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Cleanup update: Work at Tesla Lab winding down

by Jane Alcorn, 31 April 2007

The flurry of activity heard at the AGFA "Peerless" site in Shoreham has quieted now, as the work to clean up hazardous waste there has been winding down. Most of the cleanup has been completed, and AGFA now has to verify its cleanup and prepare its reports to be presented to the New York State Department of Environmental Conservation for the DEC's approval.

For over a decade, the property that was once used to process chemicals for photo-processing has been in the hands of AGFA Corporation as it developed a plan to clean up the chemicals. The main contaminants were cadmium and silver.

The previous owners and others had dumped waste from the chemical processes into various sections of the property, especially into the base of what had once been Nikola Tesla's communications tower, built at the turn of the last century.

Tesla had worked in the brick building on the property, (which was designed by his friend, renowned architect Stanford White), preparing for his "Wardenclyffe World Wireless System." When he ran out of money and his backers refused to give him more, Tesla had to abandon his project. The tower, which rose about 187 feet above the ground, and rested on a base that was about 120 feet deep, was eventually razed and sold for scrap to pay Tesla's debts.

In 1939 Peerless Photo Products purchased the property, and in the early 1970s the site was bought by AGFA. AGFA did not operate the business there for long, but closed down operations and began to plan for a cleanup of the property, which had been seriously contaminated over the years from dumping of the photo-chemicals.

The DEC required AGFA to prepare a plan for cleanup, and then the plan was reviewed, corrected and revised until it met with DEC's approval. Then the cleanup of the site began. It included soil removal and replacement in several on-site locations, as well as on portions of the LIPA right-of-way that borders the property.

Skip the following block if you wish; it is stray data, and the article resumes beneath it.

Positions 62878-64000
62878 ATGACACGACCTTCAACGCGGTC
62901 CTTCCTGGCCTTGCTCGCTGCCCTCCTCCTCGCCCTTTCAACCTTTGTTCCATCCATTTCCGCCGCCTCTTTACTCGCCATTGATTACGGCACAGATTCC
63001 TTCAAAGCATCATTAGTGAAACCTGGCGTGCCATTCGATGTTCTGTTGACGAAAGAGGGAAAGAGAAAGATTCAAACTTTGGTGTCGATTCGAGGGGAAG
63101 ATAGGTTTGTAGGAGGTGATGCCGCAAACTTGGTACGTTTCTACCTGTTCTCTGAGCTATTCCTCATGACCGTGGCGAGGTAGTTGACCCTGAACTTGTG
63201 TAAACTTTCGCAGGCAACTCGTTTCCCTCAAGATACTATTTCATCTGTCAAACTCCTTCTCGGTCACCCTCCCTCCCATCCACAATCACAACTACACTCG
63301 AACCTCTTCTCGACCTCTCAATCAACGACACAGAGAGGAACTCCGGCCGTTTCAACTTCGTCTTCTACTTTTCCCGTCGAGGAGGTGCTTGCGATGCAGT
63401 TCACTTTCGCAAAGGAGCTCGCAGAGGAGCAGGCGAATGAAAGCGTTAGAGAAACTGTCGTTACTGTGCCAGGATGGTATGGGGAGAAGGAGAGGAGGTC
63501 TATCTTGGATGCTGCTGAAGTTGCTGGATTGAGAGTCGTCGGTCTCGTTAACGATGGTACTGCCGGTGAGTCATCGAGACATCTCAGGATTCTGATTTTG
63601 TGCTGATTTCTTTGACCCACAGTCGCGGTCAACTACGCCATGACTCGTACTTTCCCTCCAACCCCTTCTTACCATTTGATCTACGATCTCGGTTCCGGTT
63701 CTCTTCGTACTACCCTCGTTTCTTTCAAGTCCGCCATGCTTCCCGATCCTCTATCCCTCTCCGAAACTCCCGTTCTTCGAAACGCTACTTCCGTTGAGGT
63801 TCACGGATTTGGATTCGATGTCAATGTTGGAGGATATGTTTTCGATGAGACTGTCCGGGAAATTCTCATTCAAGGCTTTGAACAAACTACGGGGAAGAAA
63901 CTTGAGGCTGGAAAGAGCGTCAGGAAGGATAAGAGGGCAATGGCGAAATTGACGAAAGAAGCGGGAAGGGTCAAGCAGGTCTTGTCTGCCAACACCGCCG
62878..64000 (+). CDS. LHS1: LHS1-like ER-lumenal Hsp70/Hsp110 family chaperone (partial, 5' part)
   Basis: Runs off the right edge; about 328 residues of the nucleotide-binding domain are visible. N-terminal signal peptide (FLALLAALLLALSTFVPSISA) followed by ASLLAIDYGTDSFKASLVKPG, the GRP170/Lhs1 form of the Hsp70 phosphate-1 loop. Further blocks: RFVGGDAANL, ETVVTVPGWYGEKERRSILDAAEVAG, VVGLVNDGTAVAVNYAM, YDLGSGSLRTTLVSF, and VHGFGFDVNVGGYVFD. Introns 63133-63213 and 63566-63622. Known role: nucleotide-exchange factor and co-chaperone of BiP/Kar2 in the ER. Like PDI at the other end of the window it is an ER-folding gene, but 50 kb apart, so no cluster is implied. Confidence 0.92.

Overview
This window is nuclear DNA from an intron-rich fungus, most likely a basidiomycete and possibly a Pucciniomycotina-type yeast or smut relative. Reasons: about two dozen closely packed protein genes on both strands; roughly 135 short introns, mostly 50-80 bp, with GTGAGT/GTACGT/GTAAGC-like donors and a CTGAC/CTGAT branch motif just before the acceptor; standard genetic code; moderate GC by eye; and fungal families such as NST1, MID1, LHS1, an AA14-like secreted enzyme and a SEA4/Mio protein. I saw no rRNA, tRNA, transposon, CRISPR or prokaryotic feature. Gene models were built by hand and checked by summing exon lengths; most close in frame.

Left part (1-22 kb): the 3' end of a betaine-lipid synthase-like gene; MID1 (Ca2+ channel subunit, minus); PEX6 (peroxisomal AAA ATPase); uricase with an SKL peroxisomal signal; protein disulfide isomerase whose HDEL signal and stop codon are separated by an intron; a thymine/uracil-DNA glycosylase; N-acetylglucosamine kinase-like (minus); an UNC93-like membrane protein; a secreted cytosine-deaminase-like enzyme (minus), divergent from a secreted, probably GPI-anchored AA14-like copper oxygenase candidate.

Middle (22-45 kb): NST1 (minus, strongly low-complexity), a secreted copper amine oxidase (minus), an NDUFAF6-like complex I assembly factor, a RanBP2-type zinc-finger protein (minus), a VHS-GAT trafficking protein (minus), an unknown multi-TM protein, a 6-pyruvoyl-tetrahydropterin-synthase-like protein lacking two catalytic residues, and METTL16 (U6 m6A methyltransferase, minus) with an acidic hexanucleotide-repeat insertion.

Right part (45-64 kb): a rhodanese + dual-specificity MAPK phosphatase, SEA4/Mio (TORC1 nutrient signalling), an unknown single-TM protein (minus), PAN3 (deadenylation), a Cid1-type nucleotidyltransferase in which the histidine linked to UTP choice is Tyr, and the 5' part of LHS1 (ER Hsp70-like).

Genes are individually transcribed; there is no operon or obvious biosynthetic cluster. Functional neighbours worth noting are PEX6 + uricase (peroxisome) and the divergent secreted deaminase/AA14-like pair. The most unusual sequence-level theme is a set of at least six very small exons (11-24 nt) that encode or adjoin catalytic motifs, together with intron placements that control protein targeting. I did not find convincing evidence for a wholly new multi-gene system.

"The cleanup is in very good shape," said DEC representative Girish Desai. "The tower base stabilization is completed, and the LIPA right-of-way has been done in a timely way. AGFA is now reviewing and validating its data."

The tower base was the repository of many chemicals and other debris over the years, and the means AGFA employed for environmental protection in the base was to inject a stabilizing material into it, which would solidify the materials there and prevent any leaching of chemicals or other contaminants into the environment.

The stabilizing material, a type of concrete slurry, was injected about 200 feet into the ground, and as the injector was pulled up, the slurry was left behind to spread out and solidify. AGFA now must replace one monitoring well that was damaged by the process, and proceed with sampling and verification before writing the reports that will go to the DEC.

"They are right on tract to get the job done," said Desai. "AGFA is writing the reports. They had very good success with the Tesla tower base. They finished all the work in good time. They must yet do the well sampling, but the soil work has been done."

"The large equipment is gone, and the bulk of the field work is done," said Charlene Graff, the AGFA project director, "but we still have some work ahead of us."

Graff noted that AGFA is responsible for long-term monitoring of the wells. How long it will continue depends upon the results of the monitoring. Graff is planning for 30 years, but hopes it will be less.

Some of the remaining buildings on the site are being considered for removal. According to Graff, she anticipates the removal of the old office/administrative building visible from Route 25A, the old white house, also on Route 25A, and the old wastewater treatment building, situated on the western side of the site.

"I don't know about the other buildings," she said, referring to the add-ons attached to the Tesla laboratory. She said the building removal date has not been decided yet, with the cleanup taking priority.

The original brick Tesla laboratory building, however, is expected to remain. It is listed on Brookhaven Town's Historic Register. A local group, Friends of Science East, Inc., hopes to create a science museum in the century-old laboratory, if AGFA agrees to donate the property to the Town of Brookhaven.

"We're happy to learn that AGFA has almost completed the approved cleanup at the site. We're looking forward to the possibility that AGFA and Brookhaven will come to agreement on the disposition of the property and that Friends of Science East might be able to operate a museum at the site in the future," said Gene Genova, Vice President of Friends of Science East, Inc.

"I'm glad to see we're finally getting to the end of the remediation. I hope the monitoring will begin immediately, and I hope we'll be in a position to talk to AGFA as soon as they feel the remediation is complete," said Brookhaven Town Councilman Kevin McCarrick, who represents the Shoreham area.

Source: The Sound Observer (Spring 2007)
(Reproduced with permission.)